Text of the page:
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Copyright © Ian Irvine,


1. The Death of Magic


Black Crypt

The town had its magical red stone back and,
because they’d nearly lost it for good, the townsfolk were using
magic all the time – even Tamly’s stern great-uncle, Rafe.
Every lunchtime this week he had gone flying around his broom workshop,
pretending to dust the rafters but, when he thought no one could
see him, whooping like a ten-year-old boy.

Tamly watched Rafe whizzing above his head.
‘Everyone can use magic except me!’ he muttered as he swept up
with his boring, non-magical broom. He spent hours sweeping every
day, and half the night trying to learn magic, but it never worked
for him.

His brilliant friend, Kym, knew a hundred spells,
but she couldn’t teach him a thing. Neither could Mel, the blacksmith’s
son, who was learning metal-magic. Tamly was so frustrated that
he got a sick, dizzy feeling whenever he thought about magic, and
the pressure built up until he was afraid his head would explode.

Tamly’s Birth Foretelling had said that he
would be a great danger to magic, so the town council had ordered
his talent be taken from him. Instead, his parents had worked a
Charm of Forgetfulness over baby Tamly so he’d never know he had
a talent, but the charm had backfired and killed them. His one
tiny gift was that he could sense when strong magic was being done

He swept so furiously that he couldn’t see
his flying great-uncle for dust, then suddenly Tamly’s skin prickled
and the hair stood up on his head – someone was doing magic!
A yelp echoed down, a shadow flashed past him and Rafe crashed
to the floor, groaning and holding his wrist. The town’s magic
had gone dead, just like that.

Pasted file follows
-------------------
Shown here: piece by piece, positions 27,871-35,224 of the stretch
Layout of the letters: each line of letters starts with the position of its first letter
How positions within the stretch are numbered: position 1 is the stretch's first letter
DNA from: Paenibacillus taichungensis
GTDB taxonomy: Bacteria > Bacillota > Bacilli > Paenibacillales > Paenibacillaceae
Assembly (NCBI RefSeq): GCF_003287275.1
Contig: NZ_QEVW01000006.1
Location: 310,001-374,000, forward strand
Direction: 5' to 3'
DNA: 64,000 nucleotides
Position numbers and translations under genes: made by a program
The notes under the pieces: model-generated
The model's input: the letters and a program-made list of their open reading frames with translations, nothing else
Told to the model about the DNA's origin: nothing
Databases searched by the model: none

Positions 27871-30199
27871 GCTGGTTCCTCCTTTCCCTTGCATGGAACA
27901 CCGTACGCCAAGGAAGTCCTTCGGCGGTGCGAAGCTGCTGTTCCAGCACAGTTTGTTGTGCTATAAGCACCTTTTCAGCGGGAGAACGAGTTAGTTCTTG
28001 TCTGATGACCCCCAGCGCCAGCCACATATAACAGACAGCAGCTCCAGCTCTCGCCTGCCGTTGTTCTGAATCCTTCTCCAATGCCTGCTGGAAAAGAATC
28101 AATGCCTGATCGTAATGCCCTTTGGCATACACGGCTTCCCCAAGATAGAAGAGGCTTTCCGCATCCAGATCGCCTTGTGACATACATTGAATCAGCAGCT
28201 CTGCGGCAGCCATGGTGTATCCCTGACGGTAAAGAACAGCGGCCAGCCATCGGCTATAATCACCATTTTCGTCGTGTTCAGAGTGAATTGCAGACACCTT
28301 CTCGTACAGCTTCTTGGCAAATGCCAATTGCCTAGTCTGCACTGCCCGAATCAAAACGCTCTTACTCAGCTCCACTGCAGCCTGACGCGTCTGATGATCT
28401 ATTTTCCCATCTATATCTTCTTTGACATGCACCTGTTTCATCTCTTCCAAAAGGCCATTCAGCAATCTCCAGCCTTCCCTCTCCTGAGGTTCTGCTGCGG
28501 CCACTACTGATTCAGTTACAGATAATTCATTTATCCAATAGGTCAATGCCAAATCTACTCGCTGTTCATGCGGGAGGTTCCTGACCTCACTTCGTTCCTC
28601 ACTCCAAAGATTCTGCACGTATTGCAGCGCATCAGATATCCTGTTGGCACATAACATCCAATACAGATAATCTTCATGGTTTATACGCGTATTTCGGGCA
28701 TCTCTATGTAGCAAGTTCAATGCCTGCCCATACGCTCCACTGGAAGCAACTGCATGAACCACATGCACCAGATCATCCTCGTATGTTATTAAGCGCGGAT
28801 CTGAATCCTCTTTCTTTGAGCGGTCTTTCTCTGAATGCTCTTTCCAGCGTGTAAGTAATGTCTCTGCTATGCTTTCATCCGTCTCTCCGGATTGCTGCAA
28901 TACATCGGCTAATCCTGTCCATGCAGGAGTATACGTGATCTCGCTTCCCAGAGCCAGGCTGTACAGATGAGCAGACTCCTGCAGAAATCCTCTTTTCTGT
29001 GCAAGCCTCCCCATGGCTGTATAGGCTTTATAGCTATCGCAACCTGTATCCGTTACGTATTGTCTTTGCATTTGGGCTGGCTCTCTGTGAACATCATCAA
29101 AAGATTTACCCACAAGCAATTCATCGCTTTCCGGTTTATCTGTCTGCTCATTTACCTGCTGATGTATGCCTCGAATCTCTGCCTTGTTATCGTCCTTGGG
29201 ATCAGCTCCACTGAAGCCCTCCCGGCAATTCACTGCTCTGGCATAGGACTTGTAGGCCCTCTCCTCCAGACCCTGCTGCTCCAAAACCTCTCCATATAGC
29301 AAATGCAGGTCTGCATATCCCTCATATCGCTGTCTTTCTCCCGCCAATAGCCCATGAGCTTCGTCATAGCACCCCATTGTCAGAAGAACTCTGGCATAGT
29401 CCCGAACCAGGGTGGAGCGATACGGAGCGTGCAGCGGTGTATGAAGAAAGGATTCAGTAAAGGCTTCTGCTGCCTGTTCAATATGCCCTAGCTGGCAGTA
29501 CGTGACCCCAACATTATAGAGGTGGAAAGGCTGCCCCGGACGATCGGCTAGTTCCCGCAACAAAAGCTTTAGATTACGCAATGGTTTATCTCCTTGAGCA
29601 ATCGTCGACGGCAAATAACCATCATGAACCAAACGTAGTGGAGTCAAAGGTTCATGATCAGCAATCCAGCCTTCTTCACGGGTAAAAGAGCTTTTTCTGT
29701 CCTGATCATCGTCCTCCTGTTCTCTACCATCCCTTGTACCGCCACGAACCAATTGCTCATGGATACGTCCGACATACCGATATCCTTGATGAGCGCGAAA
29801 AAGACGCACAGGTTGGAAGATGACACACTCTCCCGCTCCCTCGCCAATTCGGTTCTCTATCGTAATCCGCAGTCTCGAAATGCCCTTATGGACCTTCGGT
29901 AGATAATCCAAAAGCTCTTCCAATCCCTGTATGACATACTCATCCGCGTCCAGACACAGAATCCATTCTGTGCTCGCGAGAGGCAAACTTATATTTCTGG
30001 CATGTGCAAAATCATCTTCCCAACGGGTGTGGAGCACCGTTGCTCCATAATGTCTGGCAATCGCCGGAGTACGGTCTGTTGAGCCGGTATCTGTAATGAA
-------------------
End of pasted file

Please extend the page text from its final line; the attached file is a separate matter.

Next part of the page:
‘It was working perfectly this morning,’ said
Kym’s father, Van, the Town Conjuror, that afternoon. ‘Then I tried
to cast a Cloaking Spell so the tax man would bypass Meadowhythe,
and pfft! Our magic was

Van and Rafe were sitting in a quiet corner
of the broom workshop, drinking tea. Tamly was sweeping quietly
so he could hear what they were saying.

‘The tax man cost me a fortune,’ Rafe snapped.
‘You might have given us some warning.’

‘I didn’t get any – the red stone just
burst apart, and it can’t be mended. We’ll have to find another
source of magic. What happened to your arm, anyway?’

Rafe rubbed the bandage on his sprained wrist.
‘Slipped,’ he muttered. Looking up at Tamly, he scowled as if to
say, ‘Don’t mention my flying or I’ll tan your hide.’

Tamly smiled to himself; he knew Rafe didn’t
mean it. As he swept the other way, near the front door he saw
the small figure of Kym outside, waving. He slipped out into the
misty rain. Her dark hair, cut as short as a pixie’s, was netted
with raindrops like little diamonds.

‘What’s the matter?’ said Tamly.

‘Come on. This is big!’

‘If I sneak away without finishing the sweeping
I’ll be in trouble.’